This state of affairs – the state of affairs in which we automatically and unreflectively believe in our own thinking – is our default mode of being. Or we could say that being ‘psychologically unconscious’ is our default mode of being.

If this is what it means to be psychologically unconscious, it is not hard to demonstrate that we must all – almost to a man, almost to a woman – be fast asleep. In order to see if I’m unconscious or not all I need to do is to observe myself and then notice whether or not I am in the habit of agreeing with myself!

Needless to say, this is not an unusual situation – it is in fact a state of affairs that prevails across the board for just about all of us. We’re all busy agreeing with ourselves, we’re all busy agreeing to believe whatever it is that we do believe, agreeing to accept our own opinions on the world, no matter what these opinions might be. We’re all busy adhering faithfully to the pattern of seeing the world that we have – for whatever reason – ended up with; we stick to this pattern like glue and we’re not going to be happy in ourselves unless we can carry on sticking with it…

Consciousness (which is the only virtue) is only born when I cease to believe automatically in my own thoughts, my own opinions, my own beliefs. Consciousness only appears on the scene when I cease to believe in my own conditioning, in other words. But because I perceive my conditioning to be myself, this is the one thing I never do. Who would want to go against themselves? Who would want to stop believing in themselves? This doesn’t seem to make any sense – ‘believing in myself’ is supposed to be a good thing, after all…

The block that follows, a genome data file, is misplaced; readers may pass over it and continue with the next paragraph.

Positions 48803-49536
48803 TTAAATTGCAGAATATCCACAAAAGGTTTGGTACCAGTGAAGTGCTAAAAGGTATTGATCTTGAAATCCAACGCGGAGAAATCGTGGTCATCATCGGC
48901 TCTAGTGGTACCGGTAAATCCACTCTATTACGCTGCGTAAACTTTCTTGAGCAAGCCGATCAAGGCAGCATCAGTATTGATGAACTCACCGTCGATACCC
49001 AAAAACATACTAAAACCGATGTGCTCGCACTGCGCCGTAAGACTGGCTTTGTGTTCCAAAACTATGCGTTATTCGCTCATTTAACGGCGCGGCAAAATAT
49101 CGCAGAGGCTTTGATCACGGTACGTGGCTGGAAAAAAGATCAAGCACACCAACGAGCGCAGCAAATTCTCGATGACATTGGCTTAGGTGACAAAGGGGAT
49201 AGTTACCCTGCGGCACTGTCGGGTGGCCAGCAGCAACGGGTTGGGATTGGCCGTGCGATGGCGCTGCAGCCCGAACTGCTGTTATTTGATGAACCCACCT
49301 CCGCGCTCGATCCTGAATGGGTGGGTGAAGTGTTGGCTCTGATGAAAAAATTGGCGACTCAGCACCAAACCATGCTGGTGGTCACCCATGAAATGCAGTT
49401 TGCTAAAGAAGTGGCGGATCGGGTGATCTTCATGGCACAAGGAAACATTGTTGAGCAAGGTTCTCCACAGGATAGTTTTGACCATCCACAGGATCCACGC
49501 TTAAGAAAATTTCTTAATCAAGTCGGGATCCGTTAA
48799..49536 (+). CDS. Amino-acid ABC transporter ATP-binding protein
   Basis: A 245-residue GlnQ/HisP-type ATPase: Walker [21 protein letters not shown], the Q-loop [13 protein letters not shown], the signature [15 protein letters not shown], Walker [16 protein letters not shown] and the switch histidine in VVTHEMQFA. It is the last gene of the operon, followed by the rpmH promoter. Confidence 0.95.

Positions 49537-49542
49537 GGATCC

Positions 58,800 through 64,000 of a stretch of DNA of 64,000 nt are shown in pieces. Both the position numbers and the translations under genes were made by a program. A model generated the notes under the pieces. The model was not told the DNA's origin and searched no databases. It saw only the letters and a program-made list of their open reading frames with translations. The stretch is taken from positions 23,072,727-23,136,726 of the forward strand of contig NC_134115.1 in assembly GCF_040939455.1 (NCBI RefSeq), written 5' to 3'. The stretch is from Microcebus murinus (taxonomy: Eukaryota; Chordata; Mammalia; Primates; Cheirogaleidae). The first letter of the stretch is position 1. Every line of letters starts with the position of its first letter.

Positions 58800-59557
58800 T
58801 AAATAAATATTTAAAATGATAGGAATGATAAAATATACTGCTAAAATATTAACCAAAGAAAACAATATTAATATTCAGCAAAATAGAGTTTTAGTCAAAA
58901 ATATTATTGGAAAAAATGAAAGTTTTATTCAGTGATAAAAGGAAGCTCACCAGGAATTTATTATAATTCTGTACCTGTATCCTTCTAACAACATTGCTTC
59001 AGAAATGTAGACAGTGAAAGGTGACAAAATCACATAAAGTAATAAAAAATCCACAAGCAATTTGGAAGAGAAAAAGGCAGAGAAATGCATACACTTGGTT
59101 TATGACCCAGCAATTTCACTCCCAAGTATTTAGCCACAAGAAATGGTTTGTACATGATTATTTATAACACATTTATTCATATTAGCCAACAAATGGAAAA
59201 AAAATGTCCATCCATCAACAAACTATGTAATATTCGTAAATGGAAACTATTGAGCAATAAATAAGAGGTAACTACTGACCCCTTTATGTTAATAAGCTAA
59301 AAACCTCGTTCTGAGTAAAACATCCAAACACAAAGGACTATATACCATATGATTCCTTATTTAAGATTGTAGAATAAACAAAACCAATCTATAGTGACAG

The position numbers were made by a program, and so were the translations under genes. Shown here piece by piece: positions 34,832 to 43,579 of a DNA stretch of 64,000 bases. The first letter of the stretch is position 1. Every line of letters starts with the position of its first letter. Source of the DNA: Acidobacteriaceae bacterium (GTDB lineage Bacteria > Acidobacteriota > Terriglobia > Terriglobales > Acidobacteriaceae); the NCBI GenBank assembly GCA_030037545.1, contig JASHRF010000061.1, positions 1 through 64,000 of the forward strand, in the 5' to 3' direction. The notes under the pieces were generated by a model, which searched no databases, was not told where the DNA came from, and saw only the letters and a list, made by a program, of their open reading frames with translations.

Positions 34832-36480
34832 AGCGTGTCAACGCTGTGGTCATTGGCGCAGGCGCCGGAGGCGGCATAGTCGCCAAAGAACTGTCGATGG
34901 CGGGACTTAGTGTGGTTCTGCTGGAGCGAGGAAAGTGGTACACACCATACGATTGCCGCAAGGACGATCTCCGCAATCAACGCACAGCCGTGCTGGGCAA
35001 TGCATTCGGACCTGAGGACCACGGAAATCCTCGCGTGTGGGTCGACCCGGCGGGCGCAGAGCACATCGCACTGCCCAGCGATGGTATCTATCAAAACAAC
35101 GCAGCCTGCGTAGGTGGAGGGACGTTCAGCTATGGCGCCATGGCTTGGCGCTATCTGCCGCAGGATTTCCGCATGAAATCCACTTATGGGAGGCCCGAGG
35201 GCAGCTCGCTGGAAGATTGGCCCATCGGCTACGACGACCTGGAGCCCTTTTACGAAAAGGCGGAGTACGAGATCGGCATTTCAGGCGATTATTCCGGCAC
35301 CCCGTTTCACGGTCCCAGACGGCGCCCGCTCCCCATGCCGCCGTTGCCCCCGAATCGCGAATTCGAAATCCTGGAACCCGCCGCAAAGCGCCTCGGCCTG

What we call ‘believing in ourselves’ is in reality nothing more than a particularly intractable form of stubbornness. It is nothing more than a particularly intense form of stupidity. We’re not believing in ourselves, we’re believing whatever the conditioning in our minds tell us to believe. We’re believing whatever we’re supposed to be believing, and somehow we see this act of ‘automatic conformity to the template’ as a virtue. We see ‘mechanical slavery’ as something to be proud of!

Being psychologically unconscious is however not much of an accomplishment. It’s nothing to boast about. After all, it involves exactly zero effort – it happens all by itself. All we have to do is ‘stick with the status quo’. All we have to do is just go along with whatever description of reality it is that happens to be lodged in our heads. All we have to do is ‘unreflectively enact our own habits’ and this – needless to say – isn’t exactly asking a lot of ourselves….
By Nick Williams | Staff Writer

The views and opinions expressed in this article are those of the authors/source and do not necessarily reflect the position of CSGLOBE or its staff.